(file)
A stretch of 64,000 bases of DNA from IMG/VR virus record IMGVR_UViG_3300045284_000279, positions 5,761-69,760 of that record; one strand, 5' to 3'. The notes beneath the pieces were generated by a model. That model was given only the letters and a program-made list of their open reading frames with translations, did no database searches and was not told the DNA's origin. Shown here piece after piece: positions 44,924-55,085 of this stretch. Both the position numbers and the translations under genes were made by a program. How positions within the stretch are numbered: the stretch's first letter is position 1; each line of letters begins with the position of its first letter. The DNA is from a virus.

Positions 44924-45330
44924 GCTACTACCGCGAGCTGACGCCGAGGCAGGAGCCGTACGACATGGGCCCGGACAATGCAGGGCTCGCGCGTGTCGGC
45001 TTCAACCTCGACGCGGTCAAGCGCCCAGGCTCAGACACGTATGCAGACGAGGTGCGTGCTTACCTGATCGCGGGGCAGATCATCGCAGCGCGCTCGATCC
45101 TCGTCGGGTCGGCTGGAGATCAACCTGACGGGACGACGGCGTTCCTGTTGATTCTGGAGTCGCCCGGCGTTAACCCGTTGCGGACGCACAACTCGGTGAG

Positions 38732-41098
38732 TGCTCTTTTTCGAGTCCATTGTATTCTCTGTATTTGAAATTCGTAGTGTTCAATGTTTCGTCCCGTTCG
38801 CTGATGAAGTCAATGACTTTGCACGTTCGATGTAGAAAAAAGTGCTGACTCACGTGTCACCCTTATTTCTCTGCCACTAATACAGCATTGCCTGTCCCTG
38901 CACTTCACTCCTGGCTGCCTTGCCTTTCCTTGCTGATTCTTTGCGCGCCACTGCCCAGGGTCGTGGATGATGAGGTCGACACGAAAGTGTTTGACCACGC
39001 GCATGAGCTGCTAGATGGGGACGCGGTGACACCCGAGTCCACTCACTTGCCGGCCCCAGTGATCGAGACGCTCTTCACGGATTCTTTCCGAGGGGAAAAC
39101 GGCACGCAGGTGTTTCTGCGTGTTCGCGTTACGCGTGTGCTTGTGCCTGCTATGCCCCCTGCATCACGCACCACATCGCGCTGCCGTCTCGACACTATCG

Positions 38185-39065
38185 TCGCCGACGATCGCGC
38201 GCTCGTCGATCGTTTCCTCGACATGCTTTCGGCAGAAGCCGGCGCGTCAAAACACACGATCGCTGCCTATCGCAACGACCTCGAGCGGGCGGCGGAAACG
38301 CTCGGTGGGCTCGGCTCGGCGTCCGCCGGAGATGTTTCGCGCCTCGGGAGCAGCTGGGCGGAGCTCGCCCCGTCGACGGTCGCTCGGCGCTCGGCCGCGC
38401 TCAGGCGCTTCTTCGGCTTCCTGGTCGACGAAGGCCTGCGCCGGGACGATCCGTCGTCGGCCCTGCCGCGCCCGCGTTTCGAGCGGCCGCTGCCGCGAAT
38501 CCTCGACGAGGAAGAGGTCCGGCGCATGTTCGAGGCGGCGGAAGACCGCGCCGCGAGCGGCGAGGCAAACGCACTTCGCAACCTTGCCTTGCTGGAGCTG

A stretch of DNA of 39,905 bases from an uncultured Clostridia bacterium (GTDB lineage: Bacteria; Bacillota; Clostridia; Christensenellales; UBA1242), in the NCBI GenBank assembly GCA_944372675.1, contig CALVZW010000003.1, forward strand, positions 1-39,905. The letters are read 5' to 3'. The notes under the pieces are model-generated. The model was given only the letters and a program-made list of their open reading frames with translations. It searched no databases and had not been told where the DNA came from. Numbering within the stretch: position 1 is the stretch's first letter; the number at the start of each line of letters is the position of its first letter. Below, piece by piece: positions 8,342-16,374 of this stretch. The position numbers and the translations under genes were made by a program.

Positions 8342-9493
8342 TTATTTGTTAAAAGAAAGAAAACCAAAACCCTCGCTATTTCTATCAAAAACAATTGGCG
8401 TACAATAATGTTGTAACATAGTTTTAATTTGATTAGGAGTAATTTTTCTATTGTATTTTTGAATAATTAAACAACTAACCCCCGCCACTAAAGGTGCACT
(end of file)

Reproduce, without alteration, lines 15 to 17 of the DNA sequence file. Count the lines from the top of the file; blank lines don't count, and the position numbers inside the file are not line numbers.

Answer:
38301 CTCGGTGGGCTCGGCTCGGCGTCCGCCGGAGATGTTTCGCGCCTCGGGAGCAGCTGGGCGGAGCTCGCCCCGTCGACGGTCGCTCGGCGCTCGGCCGCGC
38401 TCAGGCGCTTCTTCGGCTTCCTGGTCGACGAAGGCCTGCGCCGGGACGATCCGTCGTCGGCCCTGCCGCGCCCGCGTTTCGAGCGGCCGCTGCCGCGAAT
38501 CCTCGACGAGGAAGAGGTCCGGCGCATGTTCGAGGCGGCGGAAGACCGCGCCGCGAGCGGCGAGGCAAACGCACTTCGCAACCTTGCCTTGCTGGAGCTG